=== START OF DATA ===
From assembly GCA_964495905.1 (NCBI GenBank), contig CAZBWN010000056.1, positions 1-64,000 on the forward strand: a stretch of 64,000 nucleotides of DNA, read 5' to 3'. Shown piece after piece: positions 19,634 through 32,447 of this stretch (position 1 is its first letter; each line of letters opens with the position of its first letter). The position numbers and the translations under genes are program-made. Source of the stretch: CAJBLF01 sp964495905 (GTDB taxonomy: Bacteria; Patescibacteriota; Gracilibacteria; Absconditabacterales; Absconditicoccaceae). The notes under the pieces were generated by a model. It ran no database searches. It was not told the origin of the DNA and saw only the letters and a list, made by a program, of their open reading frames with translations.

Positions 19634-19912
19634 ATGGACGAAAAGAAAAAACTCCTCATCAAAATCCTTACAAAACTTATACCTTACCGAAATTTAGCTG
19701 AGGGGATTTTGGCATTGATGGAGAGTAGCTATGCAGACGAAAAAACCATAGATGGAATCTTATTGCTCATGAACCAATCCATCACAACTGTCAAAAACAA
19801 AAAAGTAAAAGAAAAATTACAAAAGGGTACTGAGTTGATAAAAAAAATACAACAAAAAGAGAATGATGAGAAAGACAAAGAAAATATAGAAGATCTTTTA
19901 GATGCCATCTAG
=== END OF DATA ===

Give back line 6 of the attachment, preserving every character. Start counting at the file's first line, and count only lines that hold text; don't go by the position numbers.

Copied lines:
19901 GATGCCATCTAG